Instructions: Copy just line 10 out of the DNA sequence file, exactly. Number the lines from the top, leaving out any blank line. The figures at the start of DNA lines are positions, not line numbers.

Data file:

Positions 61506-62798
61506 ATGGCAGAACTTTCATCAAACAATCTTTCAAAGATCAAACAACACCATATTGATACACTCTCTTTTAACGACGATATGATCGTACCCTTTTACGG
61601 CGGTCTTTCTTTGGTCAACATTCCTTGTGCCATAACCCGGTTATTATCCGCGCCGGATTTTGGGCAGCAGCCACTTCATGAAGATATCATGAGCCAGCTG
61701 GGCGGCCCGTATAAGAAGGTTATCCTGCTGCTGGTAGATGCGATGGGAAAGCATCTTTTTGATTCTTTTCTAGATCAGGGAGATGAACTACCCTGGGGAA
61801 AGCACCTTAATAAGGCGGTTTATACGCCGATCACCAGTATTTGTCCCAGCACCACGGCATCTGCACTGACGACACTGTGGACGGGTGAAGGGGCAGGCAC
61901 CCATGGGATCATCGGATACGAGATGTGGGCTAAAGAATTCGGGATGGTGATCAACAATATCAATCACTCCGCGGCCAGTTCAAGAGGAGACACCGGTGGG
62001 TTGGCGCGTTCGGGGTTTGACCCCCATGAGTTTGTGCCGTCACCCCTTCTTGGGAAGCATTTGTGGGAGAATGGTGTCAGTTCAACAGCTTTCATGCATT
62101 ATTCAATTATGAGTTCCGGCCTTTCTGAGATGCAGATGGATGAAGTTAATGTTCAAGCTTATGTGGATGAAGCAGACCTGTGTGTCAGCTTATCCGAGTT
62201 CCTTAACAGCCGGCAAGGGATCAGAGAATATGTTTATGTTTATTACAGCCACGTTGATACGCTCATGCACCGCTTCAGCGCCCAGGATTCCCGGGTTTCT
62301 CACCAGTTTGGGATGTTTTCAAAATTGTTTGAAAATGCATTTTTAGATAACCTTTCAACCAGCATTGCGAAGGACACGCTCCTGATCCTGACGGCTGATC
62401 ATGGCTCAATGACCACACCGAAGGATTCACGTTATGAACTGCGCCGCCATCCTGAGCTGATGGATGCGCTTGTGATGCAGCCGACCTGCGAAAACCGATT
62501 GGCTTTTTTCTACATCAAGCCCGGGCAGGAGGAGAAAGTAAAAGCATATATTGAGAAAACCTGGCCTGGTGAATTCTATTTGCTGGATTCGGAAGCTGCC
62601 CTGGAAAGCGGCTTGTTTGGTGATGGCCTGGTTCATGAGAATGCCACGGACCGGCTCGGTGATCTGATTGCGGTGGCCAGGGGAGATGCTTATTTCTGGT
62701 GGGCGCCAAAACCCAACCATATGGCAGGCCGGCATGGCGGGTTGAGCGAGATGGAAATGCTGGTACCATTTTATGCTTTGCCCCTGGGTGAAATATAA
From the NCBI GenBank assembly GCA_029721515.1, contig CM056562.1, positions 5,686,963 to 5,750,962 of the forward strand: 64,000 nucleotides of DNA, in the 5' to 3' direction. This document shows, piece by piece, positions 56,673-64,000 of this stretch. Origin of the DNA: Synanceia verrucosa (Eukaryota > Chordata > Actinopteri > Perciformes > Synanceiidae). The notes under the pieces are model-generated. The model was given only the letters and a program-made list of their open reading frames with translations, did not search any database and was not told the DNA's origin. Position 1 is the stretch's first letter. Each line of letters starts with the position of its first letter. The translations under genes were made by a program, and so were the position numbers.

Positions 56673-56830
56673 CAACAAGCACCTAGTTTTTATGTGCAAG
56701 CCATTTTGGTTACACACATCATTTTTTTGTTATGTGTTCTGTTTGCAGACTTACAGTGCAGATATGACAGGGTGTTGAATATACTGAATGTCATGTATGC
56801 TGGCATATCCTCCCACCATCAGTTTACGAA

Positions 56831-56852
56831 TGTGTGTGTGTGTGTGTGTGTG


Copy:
62301 CACCAGTTTGGGATGTTTTCAAAATTGTTTGAAAATGCATTTTTAGATAACCTTTCAACCAGCATTGCGAAGGACACGCTCCTGATCCTGACGGCTGATC